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Webinar Featuring Dr. Patty Lee [August 4, 2022 1:00 PM - August 4, 2022 2:00 PM]

Webinar Featuring Dr. Patty Lee [August 4, 2022 1:00 PM - August 4, 2022 2:00 PM]

Thursday, August 4, 2022 (1:00 PM - 2:00 PM) (EDT)


"Vascular Senescence & Senolytics" will feature Dr. Patty Lee from Duke University.

Dr. Lee is a graduate of Brown University’s Program in Liberal Medical Education (PLME) who completed her Internal Medicine internship, residency as well as Pulmonary, Critical Care & Sleep Fellowship at the Johns Hopkins School of Medicine. She started as Instructor, Pulmonary Critical Care at Yale University School of Medicine where she rose through the ranks to Professor of Medicine with tenure before being recruited to Duke as Chief of the Pulmonary, Allergy, Critical Care division in 2019. Currently, Dr. Lee is a Professor of Medicine, Cell Biology and Pathology, a physician-scientist whose work in Lung-Vascular Signal Transduction has established numerous multi-campus collaborations. The Lee Lab has revealed new roles for the innate immune system in regulating lung endothelial host-repair-resilience responses, mechanistically linking innate immunity and cell fate processes specifically in the endothelium, in previously un-recognized ways. Based on paradigm-shifting discovery science the Lee Lab is actively developing novel immune-modulators that they discovered to have unique senolytic properties. These small biologics have immense potential for preventative and therapeutic applications in a range of age-related disorders in which senescence is a critical patho-biologic feature. During Dr. Lee’s recent arrival to Duke, she successfully created and launched 1. a multi-disciplinary U54 SCENT [Senescent Cell Evaluations in Normal Tissues], with a primary focus on lungs, 2. a randomized clinical trial, arguably the first of its scale in health professionals, leveraging digital wearables and machine learning approaches to better identify and define health provider Resilience and Burnout Syndrome, and 3. a newly-funded Pulmonary T32 award – all of which Dr. Lee serves as the Principal and/or Contact Investigator.

RATIONALE: Chronic obstructive pulmonary disease (COPD) is characterized by gradual destruction of alveolar architecture and subsequent airflow obstruction. Advancing age and significant exposure to cigarette smoke (CS) are common risk factors, yet the pathologic manifestations of COPD are heterogenous and the biologic risk factors for COPD are unclear. Cellular senescence is important for tissue development and would healing, but accumulating senescent cells is also closely link to the pathogenesis of age-related diseases, including COPD. Macrophage migration inhibitory factor (MIF) is an important regulator of innate immunity, cellular homeostasis and survival. We previously reported that circulating MIF was lower in smokers with COPD compared with smokers without COPD. Others have confirmed these findings and correlated decreased MIF protein with greater radiologic/functional evidence of emphysema in patients. However, MIF’s anti-senescence mechanisms in lung endothelium are not fully understood.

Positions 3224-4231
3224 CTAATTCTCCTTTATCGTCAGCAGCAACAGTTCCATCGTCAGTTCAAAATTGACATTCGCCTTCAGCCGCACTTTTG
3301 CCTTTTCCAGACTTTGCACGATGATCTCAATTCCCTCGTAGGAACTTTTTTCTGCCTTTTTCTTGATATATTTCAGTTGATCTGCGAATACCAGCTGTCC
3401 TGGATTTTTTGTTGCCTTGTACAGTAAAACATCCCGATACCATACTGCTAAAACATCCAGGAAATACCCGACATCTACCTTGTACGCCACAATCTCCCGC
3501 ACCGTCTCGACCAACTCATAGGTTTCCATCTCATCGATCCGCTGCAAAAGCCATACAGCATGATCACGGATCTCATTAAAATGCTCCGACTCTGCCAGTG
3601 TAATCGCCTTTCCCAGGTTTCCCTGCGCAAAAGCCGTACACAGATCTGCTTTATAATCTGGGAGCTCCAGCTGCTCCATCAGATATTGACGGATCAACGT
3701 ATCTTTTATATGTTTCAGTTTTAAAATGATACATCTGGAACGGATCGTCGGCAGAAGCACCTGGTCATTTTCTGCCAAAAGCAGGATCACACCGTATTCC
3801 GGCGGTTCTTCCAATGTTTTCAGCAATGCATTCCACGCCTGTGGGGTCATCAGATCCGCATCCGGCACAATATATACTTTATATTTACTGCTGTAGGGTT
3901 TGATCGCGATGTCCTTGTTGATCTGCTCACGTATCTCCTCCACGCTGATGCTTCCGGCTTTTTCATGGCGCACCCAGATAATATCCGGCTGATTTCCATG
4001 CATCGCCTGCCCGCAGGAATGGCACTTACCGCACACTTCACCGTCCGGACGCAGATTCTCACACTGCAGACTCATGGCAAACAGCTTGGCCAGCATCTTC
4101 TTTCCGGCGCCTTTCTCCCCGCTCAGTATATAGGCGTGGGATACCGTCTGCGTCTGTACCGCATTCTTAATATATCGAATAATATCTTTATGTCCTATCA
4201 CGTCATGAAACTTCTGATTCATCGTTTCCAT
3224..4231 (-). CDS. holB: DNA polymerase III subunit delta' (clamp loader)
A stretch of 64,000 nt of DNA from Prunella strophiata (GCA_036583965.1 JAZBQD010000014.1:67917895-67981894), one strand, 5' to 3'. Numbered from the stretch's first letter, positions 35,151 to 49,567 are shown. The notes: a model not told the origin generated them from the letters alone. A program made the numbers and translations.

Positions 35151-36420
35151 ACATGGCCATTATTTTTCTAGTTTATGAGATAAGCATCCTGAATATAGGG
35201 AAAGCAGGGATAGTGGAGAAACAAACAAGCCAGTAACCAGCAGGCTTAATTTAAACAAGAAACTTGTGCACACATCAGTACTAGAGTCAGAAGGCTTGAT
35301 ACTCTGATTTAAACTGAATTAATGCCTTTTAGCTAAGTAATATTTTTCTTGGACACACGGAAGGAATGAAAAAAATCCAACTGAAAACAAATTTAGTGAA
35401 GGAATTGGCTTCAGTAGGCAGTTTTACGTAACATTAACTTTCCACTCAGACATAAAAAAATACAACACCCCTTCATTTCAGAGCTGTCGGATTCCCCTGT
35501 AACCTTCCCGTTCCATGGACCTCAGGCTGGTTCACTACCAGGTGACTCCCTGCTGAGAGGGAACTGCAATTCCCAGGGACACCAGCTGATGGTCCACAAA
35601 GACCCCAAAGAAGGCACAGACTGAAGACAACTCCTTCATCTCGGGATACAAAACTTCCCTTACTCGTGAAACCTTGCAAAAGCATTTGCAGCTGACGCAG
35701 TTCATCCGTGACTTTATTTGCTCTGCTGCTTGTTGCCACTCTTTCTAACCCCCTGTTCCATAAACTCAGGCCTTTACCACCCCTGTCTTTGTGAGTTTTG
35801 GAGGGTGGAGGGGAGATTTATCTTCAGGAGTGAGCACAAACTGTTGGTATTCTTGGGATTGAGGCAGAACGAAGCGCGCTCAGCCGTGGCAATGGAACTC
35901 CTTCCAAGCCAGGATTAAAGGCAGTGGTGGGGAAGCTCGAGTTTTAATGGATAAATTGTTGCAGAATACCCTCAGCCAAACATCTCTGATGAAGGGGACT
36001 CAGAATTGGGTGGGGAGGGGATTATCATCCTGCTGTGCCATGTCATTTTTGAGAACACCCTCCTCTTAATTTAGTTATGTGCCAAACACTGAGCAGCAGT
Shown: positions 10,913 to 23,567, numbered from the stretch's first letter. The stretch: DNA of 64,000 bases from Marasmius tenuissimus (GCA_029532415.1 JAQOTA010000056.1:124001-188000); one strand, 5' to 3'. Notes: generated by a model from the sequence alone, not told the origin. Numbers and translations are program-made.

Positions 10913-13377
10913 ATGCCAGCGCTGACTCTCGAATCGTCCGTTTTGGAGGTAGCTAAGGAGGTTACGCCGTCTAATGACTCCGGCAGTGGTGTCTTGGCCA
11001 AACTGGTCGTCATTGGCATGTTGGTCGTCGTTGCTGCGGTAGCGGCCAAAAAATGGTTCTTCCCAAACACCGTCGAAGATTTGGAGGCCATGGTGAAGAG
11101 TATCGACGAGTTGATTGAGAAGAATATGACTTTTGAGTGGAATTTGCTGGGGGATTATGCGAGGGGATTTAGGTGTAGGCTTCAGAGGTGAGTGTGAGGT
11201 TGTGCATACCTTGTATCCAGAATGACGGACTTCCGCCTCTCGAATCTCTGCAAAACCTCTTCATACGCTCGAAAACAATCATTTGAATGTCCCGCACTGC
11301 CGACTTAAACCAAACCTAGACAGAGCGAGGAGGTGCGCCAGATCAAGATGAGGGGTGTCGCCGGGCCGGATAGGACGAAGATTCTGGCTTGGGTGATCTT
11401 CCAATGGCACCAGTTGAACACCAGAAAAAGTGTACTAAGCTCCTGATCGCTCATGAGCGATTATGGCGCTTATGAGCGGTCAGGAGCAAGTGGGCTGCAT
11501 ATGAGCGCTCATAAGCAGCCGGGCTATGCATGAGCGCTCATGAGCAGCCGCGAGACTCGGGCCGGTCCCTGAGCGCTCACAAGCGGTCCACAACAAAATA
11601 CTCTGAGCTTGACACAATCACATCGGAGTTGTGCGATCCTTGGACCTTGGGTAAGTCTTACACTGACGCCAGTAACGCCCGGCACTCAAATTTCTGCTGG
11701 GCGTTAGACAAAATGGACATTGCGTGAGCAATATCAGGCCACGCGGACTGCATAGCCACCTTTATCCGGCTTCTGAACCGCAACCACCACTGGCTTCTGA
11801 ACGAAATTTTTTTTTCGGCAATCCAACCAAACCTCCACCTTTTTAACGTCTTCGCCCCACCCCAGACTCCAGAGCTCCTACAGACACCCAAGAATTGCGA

METHODS: Gene expression microarray analysis was performed on lung tissue from individuals with/without COPD (n=262), and endothelial cell (Ec) CD74 expression was analyzed in single-cell RNA-seq (control n=19, COPD n=29). CD74 expression was determined by immunohistochemistry in human lung. CS extract (CSE) treated HUVEC along with the following recombinant-MIF (rMIF), MIF-siRNA, neutralizing anti-MIF monoclonal antibody (anti-MIF mAb), MIF098 (MIF antagonist), or MIF20 (MIF agonist). U0126 (ERK inhibitor) was added 1 hour prior to MIF20 treatment. Ec were isolated via MACS sorting. Lentiviral mouse MIF (lenti-M) overexpressing vector was constructed by amplifying the fragments from pcDNA3.1/GS-mMIF. Wild-type (WT) and MIF-KO mice (8-10 weeks old) were intranasally administered lenti-control (lenti-C) or lenti-M. AKR/J mice were exposed to CS (4 months), and MIF20 was administered orally (3 mg/mouse) to mice every day for the final 2 months of CS exposure. Pulmonary function tests were performed by FlexiVent. The research protocols were approved by the Institutional Animal Care and Use Committee of Yale and Duke Universities. Student t-tests and one- or two-way ANOVA were used for statistical analysis.

RESULTS: CD74 expression was increased in COPD patients especially in lung Ec (general capillary; gCap). CSE increased p21 and p16 mRNA expression in HUVEC. This increase was attenuated by rMIF or MIF20, while augmented by anti-MIF mAb or MIF98. CSE increased senescence-associated β-galactosidase (SA-β-gal) activity and MIF20 attenuated it. The protective effect of MIF20 against CS-induced Ec senescence was abolished by ERK signaling inhibitor, U0126. MIF-KO mice showed an upshift of PV loop and increased Ec p21 expression, which were attenuated by restoration of MIF expression via lenti-M. CS induced upshift of PV loop, increased p21 and p16 expression, which were attenuated by MIF20.

CONCLUSIONS: The expression of CD74, the cognate receptor for MIF, was increased in COPD. Senescence was induced in Ec by CS, an important causative factor for COPD. MIF20, a novel small molecule MIF agonist, attenuated CS-induced senescence via ERK signaling, which is known to support cell survival and proliferation. We also found MIF expressing lentiviral vectors reduce markers of endothelial senescence in MIF-KO mice. Furthermore, MIF20 prevented CS-induced lung emphysema. These data suggest that therapeutic modulation of MIF targeting in lung Ec is feasible and represents a novel strategy to protect against senescence-induced COPD.

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Thursday, August 4, 2022 (1:00 PM - 2:00 PM) (EDT)
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